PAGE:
North OC Battery Storage System Could Hinge On Land Swap
OCEAN CITY – After a marathon public hearing this week, resort planners agreed to forward a recommendation to the Mayor and Council allowing for Delmarva Power to develop a battery energy storage system on one of two north-end parcels.
It’s complicated, but in layman’s terms, a battery energy storage system, or BESS, would be a fallback energy source in the resort for Delmarva Power and Light (DPL) during times of peak electricity use on the barrier island. It is part of DPL’s efforts to improve and ensure reliability at peak times.
In 2019, the state of Maryland, through the Public Service Commission (PSC), initiated a pilot program known as the Maryland Energy Storage Pilot Program. The purpose of the pilot program is to explore the efficiency of deploying utility-scale energy storage throughout the state including Ocean City.
Complicating the issue further, DPL owns a lot at 100th Street suitable for the installation of a BESS, while Ocean City owns an adjacent lot of identical size and shape just to the south. For years, the Mayor and Council have been debating a land swap with DPL for the two parcels. The swap would allow the town to consolidate its other parcels in the area, while DPL would have a suitable site on which to install the state-mandated BESS.
During Tuesday’s meeting, DPL submitted applications for a conditional use to install a BESS on either of the parcels, depending on the outcome of the land swap. As a result, the planning commission held two separate public hearings contingent on the outcome of the land swap. Attorney Ryan Showalter, representing DPL, explained the situation and the need for the joint approvals.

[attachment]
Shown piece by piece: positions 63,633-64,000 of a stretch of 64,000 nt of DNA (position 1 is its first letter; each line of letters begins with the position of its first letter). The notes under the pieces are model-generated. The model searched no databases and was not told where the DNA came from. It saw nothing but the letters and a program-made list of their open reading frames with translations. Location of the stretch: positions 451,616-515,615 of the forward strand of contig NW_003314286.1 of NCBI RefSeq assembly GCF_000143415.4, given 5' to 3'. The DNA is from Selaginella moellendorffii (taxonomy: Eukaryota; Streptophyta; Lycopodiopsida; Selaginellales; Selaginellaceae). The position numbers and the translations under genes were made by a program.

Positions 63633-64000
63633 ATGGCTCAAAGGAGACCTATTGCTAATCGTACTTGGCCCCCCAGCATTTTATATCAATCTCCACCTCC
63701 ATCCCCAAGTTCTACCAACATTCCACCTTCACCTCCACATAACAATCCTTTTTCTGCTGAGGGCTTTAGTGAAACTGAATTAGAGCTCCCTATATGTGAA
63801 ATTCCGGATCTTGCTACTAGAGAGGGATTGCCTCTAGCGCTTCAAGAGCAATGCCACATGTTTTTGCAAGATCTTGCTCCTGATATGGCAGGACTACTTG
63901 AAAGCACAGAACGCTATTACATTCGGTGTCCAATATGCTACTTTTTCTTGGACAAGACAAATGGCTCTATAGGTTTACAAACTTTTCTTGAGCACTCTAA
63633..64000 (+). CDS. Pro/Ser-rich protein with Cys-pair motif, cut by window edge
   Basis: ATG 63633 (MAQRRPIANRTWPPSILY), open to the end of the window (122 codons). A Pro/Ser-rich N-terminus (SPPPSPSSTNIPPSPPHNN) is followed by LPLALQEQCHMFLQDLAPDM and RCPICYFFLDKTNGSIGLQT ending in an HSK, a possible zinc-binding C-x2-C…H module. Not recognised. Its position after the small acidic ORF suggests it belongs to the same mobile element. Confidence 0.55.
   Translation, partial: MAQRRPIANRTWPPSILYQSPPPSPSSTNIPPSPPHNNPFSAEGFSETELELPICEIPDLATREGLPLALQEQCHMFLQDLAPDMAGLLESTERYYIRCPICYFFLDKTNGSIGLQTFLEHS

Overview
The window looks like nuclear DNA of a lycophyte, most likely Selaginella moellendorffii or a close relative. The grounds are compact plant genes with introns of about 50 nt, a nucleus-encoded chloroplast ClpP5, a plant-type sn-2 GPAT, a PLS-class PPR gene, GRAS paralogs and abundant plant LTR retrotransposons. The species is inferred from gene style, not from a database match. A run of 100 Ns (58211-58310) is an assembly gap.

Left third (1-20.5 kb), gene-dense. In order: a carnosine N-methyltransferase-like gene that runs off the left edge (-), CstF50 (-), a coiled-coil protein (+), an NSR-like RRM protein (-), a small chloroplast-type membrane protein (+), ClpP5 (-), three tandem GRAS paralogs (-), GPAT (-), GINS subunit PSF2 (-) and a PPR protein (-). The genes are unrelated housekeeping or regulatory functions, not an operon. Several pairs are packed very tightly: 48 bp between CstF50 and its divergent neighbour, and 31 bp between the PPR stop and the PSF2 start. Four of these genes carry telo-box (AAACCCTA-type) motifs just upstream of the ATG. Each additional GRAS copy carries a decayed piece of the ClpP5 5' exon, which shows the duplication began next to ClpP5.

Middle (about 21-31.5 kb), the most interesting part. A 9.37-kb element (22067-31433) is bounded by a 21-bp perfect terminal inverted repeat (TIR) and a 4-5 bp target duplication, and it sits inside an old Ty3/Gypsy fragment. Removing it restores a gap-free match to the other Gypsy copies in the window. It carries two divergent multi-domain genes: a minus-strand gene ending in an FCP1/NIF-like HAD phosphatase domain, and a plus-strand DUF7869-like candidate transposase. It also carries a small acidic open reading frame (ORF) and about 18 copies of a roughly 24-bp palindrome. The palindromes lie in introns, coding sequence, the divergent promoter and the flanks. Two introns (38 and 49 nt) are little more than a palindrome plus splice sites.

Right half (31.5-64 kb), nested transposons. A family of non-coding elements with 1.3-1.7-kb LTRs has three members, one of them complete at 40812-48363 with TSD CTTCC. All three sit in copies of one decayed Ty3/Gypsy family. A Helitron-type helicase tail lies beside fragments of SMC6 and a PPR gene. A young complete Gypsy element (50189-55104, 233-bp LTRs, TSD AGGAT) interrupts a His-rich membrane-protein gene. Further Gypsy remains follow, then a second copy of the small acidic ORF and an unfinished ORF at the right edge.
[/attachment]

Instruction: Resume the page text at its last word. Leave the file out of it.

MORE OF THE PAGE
“We need to construct a battery energy storage system,” he said. “Delmarva Power and Light owns one parcel, and the Town of Ocean City owns the adjacent parcel. There has been discussion for years about swapping the land. By doing so, it would preserve the flexibility for the Mayor and Council for a future project.”
There was no shortage of technical engineering details provided about the BESS and what it does and what it provides, but DPL’s Heather Roberts explained the need succinctly.
“During high peak times in the summer, the BESS will protect the grid,” she said. “It will help ensure reliability.”
At either location, the BESS would essentially by a rectangular building about 10 feet by 50 feet and around 12-feet above ground level. It would house panels of lithium batteries that could be used as a backup energy source during times of peak usage. It would be fenced in and screened with landscaping, and the colors of the structure and the surrounding fence would make it bleed into the landscape.
During the public comment period of the hearing, concerns were raised by residents and property owners in the immediate area.